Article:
Virulent and Rare

Burton, who does not work with live virus, began to study Ebola virus in the mid-1990s, expanding his successful studies on the interplay of viruses and antibodies in humans. In particular, he had been looking at several "slow" viruses—including human immunodeficiency virus and herpes simplex virus—and wanted to raise antibodies against a virus that was very different. He chose Ebola.

"The virus is intriguing because it acts so quickly," says Burton. "It kills people in two weeks or less."

As deadly as Ebola virus is, it has never sustained a large outbreak, probably due to its speed of action and how powerfully sick it makes people. Even as case-fatality can approach 90 percent, infected patients become bed-ridden while they are most infectious, and infection is spread only through direct contact with bodily fluids. Thus, patients are easily quarantined and outbreaks contained.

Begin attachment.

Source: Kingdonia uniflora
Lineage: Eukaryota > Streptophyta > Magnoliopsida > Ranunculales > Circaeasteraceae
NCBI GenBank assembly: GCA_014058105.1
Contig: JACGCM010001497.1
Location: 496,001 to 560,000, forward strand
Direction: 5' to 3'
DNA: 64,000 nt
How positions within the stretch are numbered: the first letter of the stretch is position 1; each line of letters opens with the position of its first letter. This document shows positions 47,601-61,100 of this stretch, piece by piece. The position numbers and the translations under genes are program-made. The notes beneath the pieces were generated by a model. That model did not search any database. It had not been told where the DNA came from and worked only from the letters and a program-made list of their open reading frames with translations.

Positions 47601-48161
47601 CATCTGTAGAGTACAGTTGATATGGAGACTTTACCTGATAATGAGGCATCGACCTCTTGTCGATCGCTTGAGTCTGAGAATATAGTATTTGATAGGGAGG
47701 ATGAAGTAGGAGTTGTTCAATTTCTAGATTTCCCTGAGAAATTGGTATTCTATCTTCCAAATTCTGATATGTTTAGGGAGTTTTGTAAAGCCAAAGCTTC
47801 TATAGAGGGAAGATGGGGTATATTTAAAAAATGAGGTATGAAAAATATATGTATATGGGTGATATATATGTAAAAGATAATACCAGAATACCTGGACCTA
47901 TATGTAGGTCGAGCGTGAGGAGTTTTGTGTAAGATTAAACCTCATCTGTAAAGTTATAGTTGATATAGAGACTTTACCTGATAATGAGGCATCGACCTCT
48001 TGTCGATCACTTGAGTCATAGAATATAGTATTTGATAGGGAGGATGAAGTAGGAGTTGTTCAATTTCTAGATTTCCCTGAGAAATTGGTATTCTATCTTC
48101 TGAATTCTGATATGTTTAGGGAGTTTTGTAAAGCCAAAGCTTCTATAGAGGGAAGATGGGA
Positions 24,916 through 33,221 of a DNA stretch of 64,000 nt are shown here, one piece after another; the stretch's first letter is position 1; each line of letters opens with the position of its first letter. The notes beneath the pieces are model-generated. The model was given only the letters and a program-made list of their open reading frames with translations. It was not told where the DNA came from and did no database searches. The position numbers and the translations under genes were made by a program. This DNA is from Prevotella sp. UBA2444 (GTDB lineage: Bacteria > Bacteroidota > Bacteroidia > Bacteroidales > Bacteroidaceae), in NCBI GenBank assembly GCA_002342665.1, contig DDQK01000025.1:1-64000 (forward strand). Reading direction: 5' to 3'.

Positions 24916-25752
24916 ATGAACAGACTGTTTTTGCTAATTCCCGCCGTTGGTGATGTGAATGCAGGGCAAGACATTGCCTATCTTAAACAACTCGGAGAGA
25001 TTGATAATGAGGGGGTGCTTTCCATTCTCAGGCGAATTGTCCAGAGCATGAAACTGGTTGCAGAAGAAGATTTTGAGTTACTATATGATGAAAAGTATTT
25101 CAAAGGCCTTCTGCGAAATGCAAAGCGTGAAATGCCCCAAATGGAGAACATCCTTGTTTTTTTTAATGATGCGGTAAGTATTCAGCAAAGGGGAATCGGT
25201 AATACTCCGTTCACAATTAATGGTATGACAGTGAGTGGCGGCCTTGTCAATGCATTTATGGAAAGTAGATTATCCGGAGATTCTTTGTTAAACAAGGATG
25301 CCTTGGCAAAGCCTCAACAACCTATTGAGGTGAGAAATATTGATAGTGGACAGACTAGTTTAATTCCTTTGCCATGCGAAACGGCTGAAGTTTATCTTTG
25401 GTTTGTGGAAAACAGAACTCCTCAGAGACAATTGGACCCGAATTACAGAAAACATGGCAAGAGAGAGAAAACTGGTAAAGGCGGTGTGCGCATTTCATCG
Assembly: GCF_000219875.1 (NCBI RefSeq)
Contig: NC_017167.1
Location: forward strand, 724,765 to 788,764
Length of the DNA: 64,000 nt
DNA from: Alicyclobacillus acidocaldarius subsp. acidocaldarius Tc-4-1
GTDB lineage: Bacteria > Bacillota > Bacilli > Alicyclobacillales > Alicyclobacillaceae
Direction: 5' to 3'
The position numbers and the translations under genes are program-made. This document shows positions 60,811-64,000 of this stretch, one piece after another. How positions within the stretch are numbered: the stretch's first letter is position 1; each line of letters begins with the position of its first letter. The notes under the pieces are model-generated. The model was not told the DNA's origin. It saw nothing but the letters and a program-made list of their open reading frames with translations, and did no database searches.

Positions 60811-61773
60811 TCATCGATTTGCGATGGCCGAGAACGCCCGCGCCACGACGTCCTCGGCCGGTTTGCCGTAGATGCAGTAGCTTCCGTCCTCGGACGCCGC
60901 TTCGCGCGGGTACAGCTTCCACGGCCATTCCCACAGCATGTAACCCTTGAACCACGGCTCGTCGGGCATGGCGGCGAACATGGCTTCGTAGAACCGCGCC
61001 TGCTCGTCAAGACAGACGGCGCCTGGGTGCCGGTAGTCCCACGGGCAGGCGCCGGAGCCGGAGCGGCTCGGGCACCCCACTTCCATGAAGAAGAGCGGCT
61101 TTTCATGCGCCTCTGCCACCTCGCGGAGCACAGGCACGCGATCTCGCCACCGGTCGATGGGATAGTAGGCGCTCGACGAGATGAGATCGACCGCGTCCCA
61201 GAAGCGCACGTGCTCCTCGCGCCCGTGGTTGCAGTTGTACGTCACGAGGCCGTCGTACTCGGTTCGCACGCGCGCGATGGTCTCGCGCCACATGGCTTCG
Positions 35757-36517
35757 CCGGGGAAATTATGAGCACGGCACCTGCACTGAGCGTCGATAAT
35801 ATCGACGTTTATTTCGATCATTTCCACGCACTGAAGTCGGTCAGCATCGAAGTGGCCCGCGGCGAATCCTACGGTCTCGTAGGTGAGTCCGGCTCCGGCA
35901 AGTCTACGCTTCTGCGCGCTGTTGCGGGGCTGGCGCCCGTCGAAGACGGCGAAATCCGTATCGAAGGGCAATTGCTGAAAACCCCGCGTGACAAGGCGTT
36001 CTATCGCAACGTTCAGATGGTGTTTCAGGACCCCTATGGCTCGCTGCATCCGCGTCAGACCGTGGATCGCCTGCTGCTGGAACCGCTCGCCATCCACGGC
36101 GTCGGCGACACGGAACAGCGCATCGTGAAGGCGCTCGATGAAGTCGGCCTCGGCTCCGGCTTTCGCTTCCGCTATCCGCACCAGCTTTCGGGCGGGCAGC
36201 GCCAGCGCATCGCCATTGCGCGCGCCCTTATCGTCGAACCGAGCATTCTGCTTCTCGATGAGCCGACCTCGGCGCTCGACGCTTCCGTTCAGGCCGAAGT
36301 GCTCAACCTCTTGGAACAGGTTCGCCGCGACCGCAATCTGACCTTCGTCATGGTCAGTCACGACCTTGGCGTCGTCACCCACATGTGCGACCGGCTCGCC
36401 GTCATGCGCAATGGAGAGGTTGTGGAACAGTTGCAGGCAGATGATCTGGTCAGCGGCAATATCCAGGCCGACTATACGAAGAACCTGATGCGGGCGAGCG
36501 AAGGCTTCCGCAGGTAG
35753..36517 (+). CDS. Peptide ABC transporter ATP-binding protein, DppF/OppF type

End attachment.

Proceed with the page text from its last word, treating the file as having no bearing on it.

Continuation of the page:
"Humans are the unlikely target," says Neuropharmacology Professor Michael Buchmeier, who has studied Ebola virus and related viruses for a number of years. Humans are not the natural reservoir for Ebola virus, but merely incidental or accidental hosts.

Until recently, Buchmeier and Burton were co-investigators on a National Institutes of Health project to research immune therapies against Lassa virus and Ebola virus. Now Buchmeier is concentrating his research on the virus that causes Lassa Fever, which is believed to infect over 100,000 people a year, cause 3,000 to 5,000 deaths, and be the leading cause of fetal death in some West African countries.